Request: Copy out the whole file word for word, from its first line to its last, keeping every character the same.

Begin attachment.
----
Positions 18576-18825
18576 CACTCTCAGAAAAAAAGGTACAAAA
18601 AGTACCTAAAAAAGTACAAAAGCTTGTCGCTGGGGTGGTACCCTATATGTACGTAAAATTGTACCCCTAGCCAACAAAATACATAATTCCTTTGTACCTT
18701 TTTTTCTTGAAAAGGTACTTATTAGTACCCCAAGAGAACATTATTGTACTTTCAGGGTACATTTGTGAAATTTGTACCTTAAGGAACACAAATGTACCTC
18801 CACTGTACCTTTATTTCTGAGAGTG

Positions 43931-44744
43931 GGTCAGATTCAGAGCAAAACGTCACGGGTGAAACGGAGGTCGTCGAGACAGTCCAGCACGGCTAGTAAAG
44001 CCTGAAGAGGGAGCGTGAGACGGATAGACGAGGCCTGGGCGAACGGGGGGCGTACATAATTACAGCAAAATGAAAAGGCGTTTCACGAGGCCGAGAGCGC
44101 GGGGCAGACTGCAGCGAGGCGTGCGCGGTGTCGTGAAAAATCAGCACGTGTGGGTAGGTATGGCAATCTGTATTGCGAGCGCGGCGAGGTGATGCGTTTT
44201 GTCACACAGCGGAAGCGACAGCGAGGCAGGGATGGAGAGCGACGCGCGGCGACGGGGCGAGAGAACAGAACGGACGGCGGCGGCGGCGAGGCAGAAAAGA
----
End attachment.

Positions 18576-18825
18576 CACTCTCAGAAAAAAAGGTACAAAA
18601 AGTACCTAAAAAAGTACAAAAGCTTGTCGCTGGGGTGGTACCCTATATGTACGTAAAATTGTACCCCTAGCCAACAAAATACATAATTCCTTTGTACCTT
18701 TTTTTCTTGAAAAGGTACTTATTAGTACCCCAAGAGAACATTATTGTACTTTCAGGGTACATTTGTGAAATTTGTACCTTAAGGAACACAAATGTACCTC
18801 CACTGTACCTTTATTTCTGAGAGTG

Positions 43931-44744
43931 GGTCAGATTCAGAGCAAAACGTCACGGGTGAAACGGAGGTCGTCGAGACAGTCCAGCACGGCTAGTAAAG
44001 CCTGAAGAGGGAGCGTGAGACGGATAGACGAGGCCTGGGCGAACGGGGGGCGTACATAATTACAGCAAAATGAAAAGGCGTTTCACGAGGCCGAGAGCGC
44101 GGGGCAGACTGCAGCGAGGCGTGCGCGGTGTCGTGAAAAATCAGCACGTGTGGGTAGGTATGGCAATCTGTATTGCGAGCGCGGCGAGGTGATGCGTTTT
44201 GTCACACAGCGGAAGCGACAGCGAGGCAGGGATGGAGAGCGACGCGCGGCGACGGGGCGAGAGAACAGAACGGACGGCGGCGGCGGCGAGGCAGAAAAGA